Cast: Greg Kinnear, Willem Defoe
his could have been a bone-tastic trashy celebrity bio-pic. It’s got sex, videotape, a second-rate celebrity and an unsolved murder, sleazing through two decades of American anti-culture – and best of all, it’s directed by Paul Schrader, no stranger himself to the excess of Hollywood. In the authoritative work on the bad habits of ‘70s filmmakers, Peter Biskind’s Easy Riders, Raging Bulls, you can read page after page of anecdotes about Schrader, who made his name as screenwriter for Taxi Driver and Raging Bull: you’ve got drugs, raging egos, and in a move that prefigures the main theme of Auto Focus, he even filmed some below-the-waist footage of then-girlfriend Nastassja Kinski.
Unfortunately, Schrader is far more interesting than the subject he’s stuck with here. Auto Focus tells the story of Bob Crane, the star of the hit ‘60s TV show Hogan’s Heroes. Crane, played brilliantly square by Greg Kinnear, became a celebrity for the show’s six year run and then faded into obscurity, where he would have stayed but for two things: his prodigious, kinky sex life, and the unsolved murder that ended his life in 1978. These are the big selling points for Auto Focus, but Schrader doesn’t exploit them: he turns the film into a character study, and the more we learn about Bob Crane, the less interesting he becomes.
There’s no suspense in this film. Everyone who sees it either remembers Crane’s story or has heard it retold in the press that surrounds this movie and even if you’ve been under a rock, the opening credits conveniently tell you that he was murdered, as well. But even worse, you’ll quickly recognize the standard tragedy plot that Schrader’s working with: the classic “schmuck becomes a rich schmuck becomes a schmuck again” arc.
Crane starts the film by taking a chance on a lead role in a comedy about a German POW camp - which is a real risk, and the most interesting decision the character ever makes. Crane’s famous until the series ends, but then his career stalls out: instead of becoming the next Jack Lemmon, he’s all but forgotten, and struggles through the next decade. Just as the story arc feels familiar, Schrader predictably uses bright pastel colors, the advent of rock and a few naked hippies to get us through the ‘60s, while the ‘70s bring us bad fashion and scruffy haircuts - just like they did in Blow, Boogie Nights, Goodfellas, etc. Schrader also makes an unsubtle switch to washed-out colors and shaky hand-held camera when Crane hits bottom.
So we know about the guy's career. But then there’s the matter of Crane’s sleazy side: he had a thing for screwing lots and lots of women and videotaping it. At the start of the movie, Crane is a pineapple-juice drinking married man who likes to hide the occasional copy of Gent in his garage. Then he meets John Carpenter (no relation to the director), a swaggering but inept swinger who sells audio/video equipment to celebrities. Carpenter, played masterfully by Willem Dafoe, leads Crane into temptation: as soon as he realizes he can get any woman he wants, Crane goes wild, while Carpenter keeps him in girls and video cameras. He also becomes Crane’s bitch – the lapdog sidekick who does whatever his pal asks, and settles for his leftovers.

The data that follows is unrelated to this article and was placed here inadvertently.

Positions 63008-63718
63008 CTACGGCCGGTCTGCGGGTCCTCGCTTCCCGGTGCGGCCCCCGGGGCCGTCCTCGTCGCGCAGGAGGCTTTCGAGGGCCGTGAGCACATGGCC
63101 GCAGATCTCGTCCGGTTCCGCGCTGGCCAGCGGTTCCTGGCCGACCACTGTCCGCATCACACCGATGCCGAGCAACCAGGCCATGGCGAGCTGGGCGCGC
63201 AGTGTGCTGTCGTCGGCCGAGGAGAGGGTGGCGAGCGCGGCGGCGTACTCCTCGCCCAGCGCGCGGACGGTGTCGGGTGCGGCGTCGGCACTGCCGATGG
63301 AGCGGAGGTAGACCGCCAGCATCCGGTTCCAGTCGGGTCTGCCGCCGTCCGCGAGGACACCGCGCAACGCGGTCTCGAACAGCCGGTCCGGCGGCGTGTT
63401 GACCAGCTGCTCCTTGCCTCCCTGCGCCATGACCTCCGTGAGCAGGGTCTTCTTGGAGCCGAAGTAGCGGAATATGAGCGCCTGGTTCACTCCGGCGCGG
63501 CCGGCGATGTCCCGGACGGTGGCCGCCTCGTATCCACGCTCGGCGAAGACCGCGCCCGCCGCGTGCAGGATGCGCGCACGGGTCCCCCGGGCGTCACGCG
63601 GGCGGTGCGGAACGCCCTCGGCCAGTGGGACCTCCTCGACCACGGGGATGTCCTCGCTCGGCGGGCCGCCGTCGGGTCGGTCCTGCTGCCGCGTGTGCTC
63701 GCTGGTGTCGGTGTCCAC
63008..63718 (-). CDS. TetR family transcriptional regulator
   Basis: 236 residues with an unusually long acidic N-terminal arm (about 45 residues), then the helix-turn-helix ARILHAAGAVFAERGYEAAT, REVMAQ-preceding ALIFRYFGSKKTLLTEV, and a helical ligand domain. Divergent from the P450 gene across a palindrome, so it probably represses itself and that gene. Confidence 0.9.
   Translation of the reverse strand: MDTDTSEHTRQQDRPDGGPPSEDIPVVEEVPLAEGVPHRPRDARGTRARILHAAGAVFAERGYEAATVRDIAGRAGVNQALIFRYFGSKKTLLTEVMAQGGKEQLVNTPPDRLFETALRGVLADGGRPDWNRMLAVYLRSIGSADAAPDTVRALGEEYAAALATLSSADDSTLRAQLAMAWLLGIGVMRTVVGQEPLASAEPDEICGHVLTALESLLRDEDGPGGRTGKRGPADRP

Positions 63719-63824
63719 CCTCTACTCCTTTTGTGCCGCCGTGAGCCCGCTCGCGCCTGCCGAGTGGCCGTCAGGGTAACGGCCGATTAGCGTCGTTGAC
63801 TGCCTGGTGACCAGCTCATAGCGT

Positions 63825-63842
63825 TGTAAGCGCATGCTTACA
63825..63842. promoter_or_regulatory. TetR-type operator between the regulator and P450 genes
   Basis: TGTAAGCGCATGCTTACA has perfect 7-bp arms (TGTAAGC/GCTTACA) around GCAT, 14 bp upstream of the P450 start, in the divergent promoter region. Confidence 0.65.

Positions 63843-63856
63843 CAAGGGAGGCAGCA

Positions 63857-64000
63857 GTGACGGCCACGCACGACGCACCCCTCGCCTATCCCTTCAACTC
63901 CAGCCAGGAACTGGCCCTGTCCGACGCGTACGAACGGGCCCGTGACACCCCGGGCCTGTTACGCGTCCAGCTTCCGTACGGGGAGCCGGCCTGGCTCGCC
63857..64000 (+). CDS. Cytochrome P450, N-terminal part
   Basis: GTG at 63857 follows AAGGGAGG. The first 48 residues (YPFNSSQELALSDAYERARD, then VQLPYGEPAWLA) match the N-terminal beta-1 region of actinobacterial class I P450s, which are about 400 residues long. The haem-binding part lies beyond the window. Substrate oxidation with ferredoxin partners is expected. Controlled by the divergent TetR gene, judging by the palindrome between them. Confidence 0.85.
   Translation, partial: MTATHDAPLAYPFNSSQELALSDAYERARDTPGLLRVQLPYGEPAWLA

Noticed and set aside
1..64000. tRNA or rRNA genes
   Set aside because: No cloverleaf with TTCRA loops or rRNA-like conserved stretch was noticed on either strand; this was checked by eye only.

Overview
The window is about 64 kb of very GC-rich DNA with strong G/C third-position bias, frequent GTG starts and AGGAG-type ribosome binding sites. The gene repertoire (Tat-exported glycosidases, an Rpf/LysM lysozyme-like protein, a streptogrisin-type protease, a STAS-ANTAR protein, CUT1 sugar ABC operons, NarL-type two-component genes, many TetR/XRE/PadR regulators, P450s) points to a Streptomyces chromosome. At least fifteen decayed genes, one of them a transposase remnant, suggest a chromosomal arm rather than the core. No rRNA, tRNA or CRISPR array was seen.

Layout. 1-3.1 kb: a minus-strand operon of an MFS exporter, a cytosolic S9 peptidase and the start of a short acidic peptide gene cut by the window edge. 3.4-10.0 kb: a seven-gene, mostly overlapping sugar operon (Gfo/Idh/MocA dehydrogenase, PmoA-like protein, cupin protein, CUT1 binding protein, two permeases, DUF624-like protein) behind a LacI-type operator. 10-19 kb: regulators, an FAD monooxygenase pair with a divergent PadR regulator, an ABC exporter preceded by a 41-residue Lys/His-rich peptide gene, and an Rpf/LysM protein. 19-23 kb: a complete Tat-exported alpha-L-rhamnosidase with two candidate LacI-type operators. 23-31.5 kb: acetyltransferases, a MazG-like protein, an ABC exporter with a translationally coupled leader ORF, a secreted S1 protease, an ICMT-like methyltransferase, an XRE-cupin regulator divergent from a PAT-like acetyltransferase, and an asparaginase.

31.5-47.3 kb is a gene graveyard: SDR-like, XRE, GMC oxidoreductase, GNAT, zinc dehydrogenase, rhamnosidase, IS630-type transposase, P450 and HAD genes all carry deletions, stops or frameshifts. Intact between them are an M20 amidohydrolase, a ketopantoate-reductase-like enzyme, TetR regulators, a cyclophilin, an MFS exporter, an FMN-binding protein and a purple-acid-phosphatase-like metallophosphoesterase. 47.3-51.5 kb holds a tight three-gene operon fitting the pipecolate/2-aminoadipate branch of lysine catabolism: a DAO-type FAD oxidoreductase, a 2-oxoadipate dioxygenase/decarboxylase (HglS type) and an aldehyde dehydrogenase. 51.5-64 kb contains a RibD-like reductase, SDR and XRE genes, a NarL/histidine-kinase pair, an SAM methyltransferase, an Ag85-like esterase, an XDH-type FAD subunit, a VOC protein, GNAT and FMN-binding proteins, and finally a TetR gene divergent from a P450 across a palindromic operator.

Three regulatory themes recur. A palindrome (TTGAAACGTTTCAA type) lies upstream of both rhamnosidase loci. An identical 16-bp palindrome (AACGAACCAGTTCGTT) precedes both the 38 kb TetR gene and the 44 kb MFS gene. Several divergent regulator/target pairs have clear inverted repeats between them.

Carpenter has needs and motives of his own, and figuring them out is far more interesting than watching the main character. The reason those trashy biographies work so well is that they give us the dirt without trying to explain it. Schrader's too good a director to settle for that. He pulls some nice tricks, especially with repetition: he puts the same actors at the strip club year after year, and uses the same scene from Kinnear’s career-low dinner theater performance over and over again. All of the acting is solid, especially from Kinnear, who gets many shades of lust and selfishness out of Crane's square, confident smile; yet he takes him apart so thoroughly that he becomes demystified - specifically, he doesn’t seem sleazy anymore.
Crane doesn’t act like a sexual addict so much as a five-year-old on his first trick or treating spree: he can’t believe he’s lucky enough to get all this for free. No matter how famous he becomes or how many women he sleeps with, he doesn’t hurt anyone, doesn’t get into drugs, doesn’t play with animals and generally does nothing outrageous: sure, he’s a horndog, but he’s so simple that he seems like any normal guy who got an amazing opportunity and took it. As for the consequences, he may have ruined his marriages, but it's not obvious that his "reputation" crippled his career: starring in flops like Superdad probably hurt him as much as anything.
But more importantly, Crane doesn’t see anything wrong with his life: in fact, there’s no introspection to his character at all. The phoniness behind his winning smile, the effortlessness with which he charms people, the disturbing way he can jump from berating someone to chatting with them, all indicate, not some kind of duality, but a total lack of complexity. And when Crane uses the same video camera to film his kids and then to film a DD-cup groupie going down on him, it’s not creepy so much as more proof that he does whatever he wants when he wants to, and that’s as deep as it goes. Sometimes he has regrets, but end-to-end, Crane barely changes at all. Capturing that character is difficult, and this is a better portrayal than you’ll usually see in a flick like this: for all its similarities, say, to Ted Demme’s Blow, this is the better-crafted film, with a more famous schmuck. But Schrader never tells us: why should we care?
By: Chris Dahlen
Published on: 2003-09-01